Gun control groups protest at Texas Capitol

Members of Moms Demand Action protest outside the Texas Capitol (Photo: Austin American-Statesman)

Members of Moms Demand Action protest outside the Texas Capitol (Photo: Austin American-Statesman)

Gun control groups Moms Demand Action and Everytown for Gun Safety rallied more than 200 activists Tuesday to march at the Texas Capitol in Austin.

The activists came in droves to lobby against recent proposals in the Texas House of Representatives that would loosen gun restrictions in the state. The groups held speeches on the steps of the capitol building and then headed inside to try and speak to their lawmakers.

According to KVUE – ABC News, Moms Demand Action spokesperson Alexandra Chasse said that she respected the Second Amendment but had grave concerns about recent bills that had been proposed.

“The laws that are proposed here today would put dangerous hands one step closer to being able to carry in more places and that’s why we’re here today,” Chasse said. “Responsible gun owners, the majority of Americans and the majority of gun owners understand that common sense solutions are the right ones for making American safer.”

Two recently proposed bills were of particular importance to the activists, House Bills 375 and 560.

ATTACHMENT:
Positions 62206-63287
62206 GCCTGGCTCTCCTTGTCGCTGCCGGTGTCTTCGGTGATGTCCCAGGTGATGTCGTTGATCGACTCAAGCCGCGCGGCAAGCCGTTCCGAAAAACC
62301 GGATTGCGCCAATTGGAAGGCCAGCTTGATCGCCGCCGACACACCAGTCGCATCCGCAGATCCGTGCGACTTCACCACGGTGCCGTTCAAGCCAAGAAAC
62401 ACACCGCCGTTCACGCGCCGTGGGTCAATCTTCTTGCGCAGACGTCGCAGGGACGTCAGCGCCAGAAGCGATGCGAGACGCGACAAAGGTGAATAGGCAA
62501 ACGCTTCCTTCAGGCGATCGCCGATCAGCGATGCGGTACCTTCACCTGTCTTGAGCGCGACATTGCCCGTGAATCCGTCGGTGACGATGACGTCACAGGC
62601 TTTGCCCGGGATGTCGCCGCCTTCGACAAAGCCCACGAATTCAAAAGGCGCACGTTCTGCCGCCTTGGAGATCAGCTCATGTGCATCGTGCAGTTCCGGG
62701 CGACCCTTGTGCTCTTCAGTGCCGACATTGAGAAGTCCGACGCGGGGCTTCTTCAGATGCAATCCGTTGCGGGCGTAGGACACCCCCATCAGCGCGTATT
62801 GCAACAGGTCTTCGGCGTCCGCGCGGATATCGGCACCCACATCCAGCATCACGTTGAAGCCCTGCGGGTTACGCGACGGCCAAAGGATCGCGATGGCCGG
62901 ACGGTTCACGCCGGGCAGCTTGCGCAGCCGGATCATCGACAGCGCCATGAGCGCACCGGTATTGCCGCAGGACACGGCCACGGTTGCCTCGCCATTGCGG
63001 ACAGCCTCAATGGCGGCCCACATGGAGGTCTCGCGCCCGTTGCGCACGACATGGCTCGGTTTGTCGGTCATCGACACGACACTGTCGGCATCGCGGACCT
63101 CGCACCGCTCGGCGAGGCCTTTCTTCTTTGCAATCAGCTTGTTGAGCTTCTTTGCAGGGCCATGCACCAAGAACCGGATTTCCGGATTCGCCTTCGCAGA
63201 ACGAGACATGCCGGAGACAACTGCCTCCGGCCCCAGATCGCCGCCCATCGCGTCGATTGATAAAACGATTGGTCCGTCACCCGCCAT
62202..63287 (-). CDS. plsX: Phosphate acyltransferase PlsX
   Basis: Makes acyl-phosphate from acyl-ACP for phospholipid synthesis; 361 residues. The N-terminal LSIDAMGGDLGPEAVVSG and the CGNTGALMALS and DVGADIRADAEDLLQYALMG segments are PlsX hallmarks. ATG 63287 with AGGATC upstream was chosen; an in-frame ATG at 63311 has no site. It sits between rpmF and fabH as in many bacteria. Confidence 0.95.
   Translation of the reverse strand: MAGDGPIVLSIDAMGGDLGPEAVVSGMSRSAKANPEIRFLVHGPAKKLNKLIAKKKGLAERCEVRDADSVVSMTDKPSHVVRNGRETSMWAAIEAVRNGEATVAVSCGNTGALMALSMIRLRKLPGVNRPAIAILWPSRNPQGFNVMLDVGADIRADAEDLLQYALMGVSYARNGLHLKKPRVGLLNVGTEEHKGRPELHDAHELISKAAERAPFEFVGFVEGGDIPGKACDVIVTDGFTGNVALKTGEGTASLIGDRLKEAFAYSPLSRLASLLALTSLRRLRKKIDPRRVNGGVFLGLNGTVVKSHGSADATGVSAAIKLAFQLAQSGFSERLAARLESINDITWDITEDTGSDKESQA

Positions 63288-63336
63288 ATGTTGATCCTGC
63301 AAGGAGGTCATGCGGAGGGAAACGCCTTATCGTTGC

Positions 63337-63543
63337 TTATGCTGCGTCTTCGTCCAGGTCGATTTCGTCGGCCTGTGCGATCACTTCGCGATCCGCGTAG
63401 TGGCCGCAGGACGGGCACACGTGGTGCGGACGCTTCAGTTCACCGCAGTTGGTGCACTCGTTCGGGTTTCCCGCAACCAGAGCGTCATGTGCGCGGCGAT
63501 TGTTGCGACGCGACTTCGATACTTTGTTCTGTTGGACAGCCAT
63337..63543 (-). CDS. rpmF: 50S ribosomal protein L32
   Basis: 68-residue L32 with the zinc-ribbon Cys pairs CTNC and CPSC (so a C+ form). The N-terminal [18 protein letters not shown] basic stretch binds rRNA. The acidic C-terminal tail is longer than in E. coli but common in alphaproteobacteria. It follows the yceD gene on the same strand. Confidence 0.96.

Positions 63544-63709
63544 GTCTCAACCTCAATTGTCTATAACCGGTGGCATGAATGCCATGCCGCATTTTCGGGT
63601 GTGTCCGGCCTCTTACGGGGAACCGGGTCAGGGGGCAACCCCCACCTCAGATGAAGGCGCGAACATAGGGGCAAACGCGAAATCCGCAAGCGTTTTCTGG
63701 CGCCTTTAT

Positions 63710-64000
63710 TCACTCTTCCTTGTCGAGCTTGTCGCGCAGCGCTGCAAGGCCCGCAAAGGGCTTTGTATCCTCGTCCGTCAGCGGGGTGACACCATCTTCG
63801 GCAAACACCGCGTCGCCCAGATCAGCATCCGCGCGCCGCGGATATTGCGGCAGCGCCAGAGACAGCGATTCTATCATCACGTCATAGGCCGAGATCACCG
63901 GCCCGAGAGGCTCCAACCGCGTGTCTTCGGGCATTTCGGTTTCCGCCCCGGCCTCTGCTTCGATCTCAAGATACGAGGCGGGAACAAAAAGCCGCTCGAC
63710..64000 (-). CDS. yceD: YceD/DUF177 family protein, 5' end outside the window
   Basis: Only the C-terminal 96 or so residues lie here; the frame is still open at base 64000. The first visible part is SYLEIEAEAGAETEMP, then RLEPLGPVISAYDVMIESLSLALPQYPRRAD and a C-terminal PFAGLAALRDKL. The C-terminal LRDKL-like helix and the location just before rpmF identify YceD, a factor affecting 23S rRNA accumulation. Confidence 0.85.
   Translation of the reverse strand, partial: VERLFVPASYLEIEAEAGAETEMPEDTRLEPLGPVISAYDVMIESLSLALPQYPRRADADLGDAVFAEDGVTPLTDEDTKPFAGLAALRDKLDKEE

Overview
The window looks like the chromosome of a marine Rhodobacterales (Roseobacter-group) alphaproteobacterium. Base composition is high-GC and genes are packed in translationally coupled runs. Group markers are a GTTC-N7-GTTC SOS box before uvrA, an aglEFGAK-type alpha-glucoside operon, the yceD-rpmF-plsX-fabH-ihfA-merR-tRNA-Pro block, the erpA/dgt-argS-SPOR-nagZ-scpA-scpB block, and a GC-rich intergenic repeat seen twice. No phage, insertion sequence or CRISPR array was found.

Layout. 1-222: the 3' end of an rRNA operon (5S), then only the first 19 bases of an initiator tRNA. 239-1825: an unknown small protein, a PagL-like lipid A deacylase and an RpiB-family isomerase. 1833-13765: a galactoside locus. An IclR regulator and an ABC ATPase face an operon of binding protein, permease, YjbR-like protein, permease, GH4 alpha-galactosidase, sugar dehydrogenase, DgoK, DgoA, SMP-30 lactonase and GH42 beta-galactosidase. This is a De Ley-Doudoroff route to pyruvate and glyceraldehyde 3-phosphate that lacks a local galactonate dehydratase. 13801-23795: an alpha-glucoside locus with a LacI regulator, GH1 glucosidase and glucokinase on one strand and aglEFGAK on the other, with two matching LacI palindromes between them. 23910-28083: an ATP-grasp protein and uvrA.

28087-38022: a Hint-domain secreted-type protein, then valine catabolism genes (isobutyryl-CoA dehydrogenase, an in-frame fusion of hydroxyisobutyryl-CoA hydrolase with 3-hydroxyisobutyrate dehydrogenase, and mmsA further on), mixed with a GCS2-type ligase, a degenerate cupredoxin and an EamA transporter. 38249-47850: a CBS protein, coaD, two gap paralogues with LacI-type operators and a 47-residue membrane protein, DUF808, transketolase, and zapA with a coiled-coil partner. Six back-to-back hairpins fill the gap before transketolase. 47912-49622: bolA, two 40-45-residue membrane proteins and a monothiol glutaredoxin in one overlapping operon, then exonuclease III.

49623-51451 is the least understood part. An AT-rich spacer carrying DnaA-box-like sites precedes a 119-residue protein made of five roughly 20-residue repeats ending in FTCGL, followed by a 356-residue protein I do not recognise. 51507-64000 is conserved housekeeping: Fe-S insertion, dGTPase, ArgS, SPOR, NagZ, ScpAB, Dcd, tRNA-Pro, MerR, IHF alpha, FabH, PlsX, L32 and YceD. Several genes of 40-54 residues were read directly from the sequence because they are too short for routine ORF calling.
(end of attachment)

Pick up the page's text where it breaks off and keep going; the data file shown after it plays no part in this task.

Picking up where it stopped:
House Bill 375, introduced by Rep. Jonathan Stickland, would allow gun owners to carry concealed handguns without a permit in the state.

Rep. Matt Rinaldi, a supporter of the bill, tried to quell any fears people may have of the legislation, explaining that similar laws had already been implemented in 10 other states.

“It won’t allow a single person who’s prohibited now from carrying a handgun after the bill is passed,” Rinaldi told KVUE. “That’s very important. Felons will not be allowed to carry, no one who’s currently prohibited from carrying a handgun will be allowed to carry one after this bill is passed.”

House Bill 560, proposed by Rep. Drew Springer, would allow licensed gun owners to carry firearms in public schools, government buildings, churches and bars — essentially anywhere there is not a sign prohibiting guns.

Currently, licensed gun owners in Texas are allowed to openly carry guns in most public places, and state lawmakers recently passed a law allowing gun owners with licenses to carry in college classrooms.

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